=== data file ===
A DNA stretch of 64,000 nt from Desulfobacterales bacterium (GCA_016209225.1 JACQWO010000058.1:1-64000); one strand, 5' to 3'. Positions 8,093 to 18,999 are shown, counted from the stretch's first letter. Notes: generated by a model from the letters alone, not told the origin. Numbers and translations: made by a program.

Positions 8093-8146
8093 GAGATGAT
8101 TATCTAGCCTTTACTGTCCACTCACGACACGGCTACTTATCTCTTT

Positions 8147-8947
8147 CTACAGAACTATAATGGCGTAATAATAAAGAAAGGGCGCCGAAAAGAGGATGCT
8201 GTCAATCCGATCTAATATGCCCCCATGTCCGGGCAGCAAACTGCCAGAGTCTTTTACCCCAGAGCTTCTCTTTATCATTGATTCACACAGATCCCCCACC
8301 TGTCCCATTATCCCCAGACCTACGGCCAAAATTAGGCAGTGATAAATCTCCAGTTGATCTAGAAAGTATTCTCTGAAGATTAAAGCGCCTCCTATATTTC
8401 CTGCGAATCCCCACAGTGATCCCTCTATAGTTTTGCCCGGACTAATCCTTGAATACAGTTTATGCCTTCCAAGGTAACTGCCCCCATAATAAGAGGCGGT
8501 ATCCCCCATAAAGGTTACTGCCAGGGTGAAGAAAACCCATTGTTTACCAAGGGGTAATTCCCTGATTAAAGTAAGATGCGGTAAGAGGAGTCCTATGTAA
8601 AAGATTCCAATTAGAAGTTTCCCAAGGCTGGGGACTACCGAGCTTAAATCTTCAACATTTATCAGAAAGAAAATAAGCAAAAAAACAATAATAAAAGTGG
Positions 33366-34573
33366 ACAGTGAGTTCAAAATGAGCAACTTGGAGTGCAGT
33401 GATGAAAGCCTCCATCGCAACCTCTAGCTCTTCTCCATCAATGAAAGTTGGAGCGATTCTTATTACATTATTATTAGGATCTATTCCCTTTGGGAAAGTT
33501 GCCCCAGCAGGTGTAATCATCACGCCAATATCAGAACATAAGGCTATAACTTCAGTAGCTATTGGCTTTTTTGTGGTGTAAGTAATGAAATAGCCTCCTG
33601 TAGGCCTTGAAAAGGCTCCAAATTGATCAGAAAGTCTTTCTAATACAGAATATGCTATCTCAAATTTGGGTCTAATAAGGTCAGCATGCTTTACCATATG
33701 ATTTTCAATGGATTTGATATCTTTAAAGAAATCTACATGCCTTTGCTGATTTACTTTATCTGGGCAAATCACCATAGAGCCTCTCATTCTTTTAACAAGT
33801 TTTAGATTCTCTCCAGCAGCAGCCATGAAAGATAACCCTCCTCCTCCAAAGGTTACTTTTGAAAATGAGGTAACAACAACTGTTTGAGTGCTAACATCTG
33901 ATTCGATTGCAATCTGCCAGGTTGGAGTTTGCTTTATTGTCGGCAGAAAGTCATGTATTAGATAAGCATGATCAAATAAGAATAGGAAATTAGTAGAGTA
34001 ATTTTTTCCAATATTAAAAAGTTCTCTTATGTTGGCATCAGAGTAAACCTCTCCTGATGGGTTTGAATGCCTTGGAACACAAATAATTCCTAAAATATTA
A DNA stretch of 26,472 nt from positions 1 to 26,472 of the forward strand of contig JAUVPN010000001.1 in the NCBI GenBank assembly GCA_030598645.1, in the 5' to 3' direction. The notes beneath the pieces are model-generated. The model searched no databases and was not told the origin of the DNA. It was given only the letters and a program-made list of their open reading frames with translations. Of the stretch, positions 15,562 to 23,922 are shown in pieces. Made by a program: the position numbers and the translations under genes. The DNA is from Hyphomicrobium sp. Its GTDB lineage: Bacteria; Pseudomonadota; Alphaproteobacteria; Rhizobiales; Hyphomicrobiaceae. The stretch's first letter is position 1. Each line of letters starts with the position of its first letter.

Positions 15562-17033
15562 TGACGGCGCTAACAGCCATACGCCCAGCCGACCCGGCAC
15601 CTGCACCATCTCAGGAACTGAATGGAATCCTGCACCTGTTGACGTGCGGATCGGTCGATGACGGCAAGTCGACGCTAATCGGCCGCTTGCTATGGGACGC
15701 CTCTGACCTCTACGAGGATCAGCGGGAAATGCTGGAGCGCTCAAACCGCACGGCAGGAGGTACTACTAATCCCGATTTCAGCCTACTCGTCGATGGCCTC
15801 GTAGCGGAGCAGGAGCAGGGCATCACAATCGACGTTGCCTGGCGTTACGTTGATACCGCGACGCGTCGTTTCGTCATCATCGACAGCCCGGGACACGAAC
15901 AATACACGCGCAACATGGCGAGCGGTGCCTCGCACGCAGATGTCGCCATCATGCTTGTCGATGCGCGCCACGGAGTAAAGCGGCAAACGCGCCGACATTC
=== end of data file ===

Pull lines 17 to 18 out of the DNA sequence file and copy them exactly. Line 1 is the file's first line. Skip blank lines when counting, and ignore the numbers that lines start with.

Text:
33701 ATTTTCAATGGATTTGATATCTTTAAAGAAATCTACATGCCTTTGCTGATTTACTTTATCTGGGCAAATCACCATAGAGCCTCTCATTCTTTTAACAAGT
33801 TTTAGATTCTCTCCAGCAGCAGCCATGAAAGATAACCCTCCTCCTCCAAAGGTTACTTTTGAAAATGAGGTAACAACAACTGTTTGAGTGCTAACATCTG